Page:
And then. Oh, and then did he turn to her, and did their faces dare drift into shared orbit, and her eyes fell upon his, but wait, he had no eyes, there were only empty sockets, emanating frenetic flashes of white light, and a scar running down the side of his face that looked and moved like a mouth. “Well well well,” the scar hissed, “what...is...thisssssssssssss!”
 
Her scream could be heard in Uranus.
 
 A security guard was at her side in a split second. “Ma’am, it’s OK. I am here to help,” he said. 
 
“Help me? This guy’s got no eyeballs, help him!” she exclaimed, pointing at the morbid tableau before her.
 
“Ma’am? You’re...pointing at an empty desk.”
 
“But this man—”
 
“What man? That’s not a man. It’s a desk. And some papers. There’s nobody here but the two of us.”
 
OoooooOoOooooOooOo….spooky!
 
 
“Disappear Into Thin Air Like You Just Don’t Care”
 
The vanishing of Mortimer Marrowbone was rather unceremonious, as far as vanishings go, though he did rate a brief entry in the Athenæum’s 1894 annual report:
 
Alas, it was not an entirely joyous year. Mortimer Marrowbone left us, under curious circumstances to say the least.  He was last seen here, wandering these very halls, muttering  to himself incoherently as he was wont to do. Though he was a prolific writer he was known for one work and one work only, The Sin Book, which can only be described as a treatise—and in fact, a celebration, a glorification—of what Marrowbone perceived as the inherent and inevitable selfishness of man. He also had a puzzling and eerie fixation on mind control. The book, then, is said to be infused with the eternal vitality of evil. (To that we say, hmph!) One day he left his perch on five, to take a walk perhaps, to peruse the card catalog, it’s anybody’s guess, and never returned. His papers were stacked a foot high for weeks. We all thought he’d come back to retrieve them. He did not.  And his body was never found.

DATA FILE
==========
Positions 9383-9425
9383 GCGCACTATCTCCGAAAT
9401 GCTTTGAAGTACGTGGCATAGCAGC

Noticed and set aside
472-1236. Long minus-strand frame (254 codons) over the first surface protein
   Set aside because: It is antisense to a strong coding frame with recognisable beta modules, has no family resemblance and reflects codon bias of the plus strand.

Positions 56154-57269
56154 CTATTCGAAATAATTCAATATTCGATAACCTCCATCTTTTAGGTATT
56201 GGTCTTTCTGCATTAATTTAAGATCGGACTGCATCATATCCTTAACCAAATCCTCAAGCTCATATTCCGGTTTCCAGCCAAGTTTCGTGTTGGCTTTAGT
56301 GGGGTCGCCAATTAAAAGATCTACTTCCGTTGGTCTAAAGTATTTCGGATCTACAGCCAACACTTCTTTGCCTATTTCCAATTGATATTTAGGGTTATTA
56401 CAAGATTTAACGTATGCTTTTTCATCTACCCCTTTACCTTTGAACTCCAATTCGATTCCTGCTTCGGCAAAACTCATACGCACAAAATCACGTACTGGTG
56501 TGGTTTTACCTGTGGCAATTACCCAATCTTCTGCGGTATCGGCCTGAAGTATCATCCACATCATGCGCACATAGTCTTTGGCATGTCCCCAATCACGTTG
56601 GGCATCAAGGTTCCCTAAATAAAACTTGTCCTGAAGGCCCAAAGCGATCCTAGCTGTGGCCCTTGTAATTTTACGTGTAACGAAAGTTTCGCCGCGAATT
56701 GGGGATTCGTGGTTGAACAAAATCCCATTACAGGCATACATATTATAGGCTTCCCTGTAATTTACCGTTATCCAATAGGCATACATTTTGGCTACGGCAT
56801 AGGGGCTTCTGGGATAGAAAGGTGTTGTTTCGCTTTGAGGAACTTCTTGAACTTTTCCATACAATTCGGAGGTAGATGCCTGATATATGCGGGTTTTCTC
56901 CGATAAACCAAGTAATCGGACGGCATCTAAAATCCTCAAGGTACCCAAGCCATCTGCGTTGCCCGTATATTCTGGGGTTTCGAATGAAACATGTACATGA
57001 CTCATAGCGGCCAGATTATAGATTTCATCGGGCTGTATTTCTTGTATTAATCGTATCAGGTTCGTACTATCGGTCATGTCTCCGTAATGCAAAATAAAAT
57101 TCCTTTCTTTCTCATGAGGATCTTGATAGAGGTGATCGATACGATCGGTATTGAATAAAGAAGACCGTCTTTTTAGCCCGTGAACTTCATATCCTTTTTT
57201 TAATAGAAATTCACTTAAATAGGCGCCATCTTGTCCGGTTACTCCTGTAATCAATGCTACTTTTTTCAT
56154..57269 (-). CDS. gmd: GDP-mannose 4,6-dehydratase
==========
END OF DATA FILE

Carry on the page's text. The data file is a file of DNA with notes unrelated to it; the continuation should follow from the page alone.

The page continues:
He wasn’t a pleasant man, nor was he a generous man. In fact he was a complicated man, but who among us isn’t complicated? If his spirit still resides here—any many claim it does—we hope that it finds peace.
 
Marrowbone leaves behind a vast body of work and we encourage you to explore his writings. But please, pretty please, do not ask us about The Sin Book, for it may very well be possessed by demonic spirits and apparently our insurance can’t cover any more...mishaps.
 
Moving along now to the journals of Charles Cutter, who on the topic of Marrowbone’s seminal tome had this to say:
 
We come to a most confounding range—for it is a range of one single solitary book—and yet, my fidelity to completion compels me to include it, unspeakable evil contained within the book notwithstanding. I have therefore decided it prudent to isolate the text in the (likely futile, I fear) hope that the great distance will shield us from the book’s terrors. I hereby banish Marrowbone’s wicked work to…well, I’m not going to tell you where, as that would defeat the purpose, wouldn’t it? What, you want me to draw you a map that leads to your most certain demise? Anyway, the call number is EZ4 .u. 2. say.
 
It is believed that Marrowbone never left Athenæum property, that there is no cozy nook or corner where his restless spirit cannot be felt. For decades, staff and members alike have tried to make contact with Marrowbone. They tried everything: ghost hunters, priests, outside consultants.